• Line 13: The saxophone is the first instrument mentioned in the poem. The sax is the instrument that's most closely associated with jazz, so this line clues us into the fact that the speaker is listening to jazz. 
    • Line 18: In this line the speaker refers to Tommy Potter playing the bass. He makes it sound as if Potter is right there walking next to him playing. This gives us a sense of how the sound of the instrument itself makes the speaker feel super connected to Tommy Potter: the music brings them together. 
    • Line 21: The "cumbersome drums" that the speaker refers to here are being played by Arthur Taylor. Yeah, we guess they'd be hard to schlep on a city walk. Still, by imagining Taylor maneuvering the streets with his drums, the speaker again emphasizes the way that the music—in this case the drums—make him feel connected to the musician. 
    • Line 23: Here the speaker imagines Thelonious Monk "motorizing" his piano so that he can wheel it along and play it next to the speaker as he walks. (We can imagine Thelonious tootling around on a piano with a bunch of wheels and a lawnmower engine.) The piano is another staple instrument of jazz music. Again, by giving us a picture of Monk wheeling along his piano on the street, the speaker gives us a sense of just how powerful the sound of this instrument is in his ears. It's as if the piano is right there, being played next to him.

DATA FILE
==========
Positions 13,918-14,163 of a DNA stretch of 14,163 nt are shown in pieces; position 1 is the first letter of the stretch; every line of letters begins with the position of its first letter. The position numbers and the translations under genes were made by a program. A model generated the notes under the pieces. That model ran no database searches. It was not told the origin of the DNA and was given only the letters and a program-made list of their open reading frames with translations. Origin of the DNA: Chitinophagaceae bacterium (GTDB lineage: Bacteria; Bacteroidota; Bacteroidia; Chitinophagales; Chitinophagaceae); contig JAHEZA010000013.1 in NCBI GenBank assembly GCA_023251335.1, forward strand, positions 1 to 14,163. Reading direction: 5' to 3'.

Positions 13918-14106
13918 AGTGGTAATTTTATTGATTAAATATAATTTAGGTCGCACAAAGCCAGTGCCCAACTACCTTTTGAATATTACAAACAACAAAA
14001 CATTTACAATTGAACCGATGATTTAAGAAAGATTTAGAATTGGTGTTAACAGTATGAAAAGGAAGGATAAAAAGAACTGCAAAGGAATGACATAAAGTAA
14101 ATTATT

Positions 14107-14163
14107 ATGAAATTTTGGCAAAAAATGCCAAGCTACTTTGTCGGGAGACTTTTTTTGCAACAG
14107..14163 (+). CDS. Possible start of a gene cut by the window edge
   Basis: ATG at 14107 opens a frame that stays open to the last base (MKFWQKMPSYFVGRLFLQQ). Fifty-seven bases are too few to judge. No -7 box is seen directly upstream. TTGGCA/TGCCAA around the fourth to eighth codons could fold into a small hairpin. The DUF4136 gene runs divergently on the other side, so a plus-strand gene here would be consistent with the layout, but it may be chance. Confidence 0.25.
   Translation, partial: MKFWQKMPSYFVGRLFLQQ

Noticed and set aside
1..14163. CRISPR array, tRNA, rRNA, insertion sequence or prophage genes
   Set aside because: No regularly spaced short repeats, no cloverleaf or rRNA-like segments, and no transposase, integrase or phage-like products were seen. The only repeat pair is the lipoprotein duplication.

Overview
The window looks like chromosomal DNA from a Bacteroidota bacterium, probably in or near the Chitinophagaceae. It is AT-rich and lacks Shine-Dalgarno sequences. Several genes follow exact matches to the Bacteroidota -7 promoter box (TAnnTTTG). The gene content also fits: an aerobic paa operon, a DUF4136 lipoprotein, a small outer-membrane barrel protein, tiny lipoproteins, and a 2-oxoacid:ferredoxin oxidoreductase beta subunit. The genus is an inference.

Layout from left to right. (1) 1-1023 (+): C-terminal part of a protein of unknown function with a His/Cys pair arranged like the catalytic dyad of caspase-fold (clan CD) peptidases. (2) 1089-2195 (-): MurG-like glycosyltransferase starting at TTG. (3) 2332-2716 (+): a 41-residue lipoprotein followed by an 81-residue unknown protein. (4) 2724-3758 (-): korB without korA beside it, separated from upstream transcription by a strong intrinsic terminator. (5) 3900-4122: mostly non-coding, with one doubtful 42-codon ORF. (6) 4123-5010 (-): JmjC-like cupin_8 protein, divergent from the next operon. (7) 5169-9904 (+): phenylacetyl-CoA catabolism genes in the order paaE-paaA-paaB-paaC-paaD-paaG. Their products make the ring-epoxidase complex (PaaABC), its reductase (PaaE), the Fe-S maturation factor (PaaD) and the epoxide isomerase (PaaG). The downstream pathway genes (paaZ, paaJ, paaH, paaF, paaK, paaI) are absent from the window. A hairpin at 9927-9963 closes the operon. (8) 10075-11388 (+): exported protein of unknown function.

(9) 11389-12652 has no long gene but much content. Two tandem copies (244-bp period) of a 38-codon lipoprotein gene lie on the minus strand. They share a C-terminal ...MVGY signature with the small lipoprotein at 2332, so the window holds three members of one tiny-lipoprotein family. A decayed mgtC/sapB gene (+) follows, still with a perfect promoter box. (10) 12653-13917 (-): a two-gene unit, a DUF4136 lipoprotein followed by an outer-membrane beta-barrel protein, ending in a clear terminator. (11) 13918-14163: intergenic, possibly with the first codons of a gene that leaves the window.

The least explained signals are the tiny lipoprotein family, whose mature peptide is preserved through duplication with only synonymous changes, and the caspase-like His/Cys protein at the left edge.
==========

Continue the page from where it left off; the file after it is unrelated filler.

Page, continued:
• Steaminess Rating


      There isn't anything raunchy in this poem that would necessitate us giving it any rating above a G—just some sweet, sweet tunes.

    • Allusions

      Musical References:

      • Sonny Rollins (3): Rollins is a famous jazz saxophonist, born in 1930, who became influential in the jazz music scene beginning in the 1950s.
      • Tommy Potter (16): This jazz bass player played with many greats, including Charlie Parker, Count Basie, and Sonny Rollins.
      • Arthur Taylor (19). He was a renowned jazz drummer who began making his mark in the late 1940s and early 1950s in New York.
      • Thelonious Monk (22). Monk was a jazz pianist who also composed, and he was known for his improvisational jazz style—and his awesome suits.
      • "The Way You Look Tonight" (30). This song was first performed by Fred Astaire in the film Swing Time. Jazz musicians love performing this song.

      Geographical References:

      • 44th Street (2): a street in midtown Manhattan, New York.
      • Sixth Avenue (40): one of the avenues that cross north to south in Manhattan.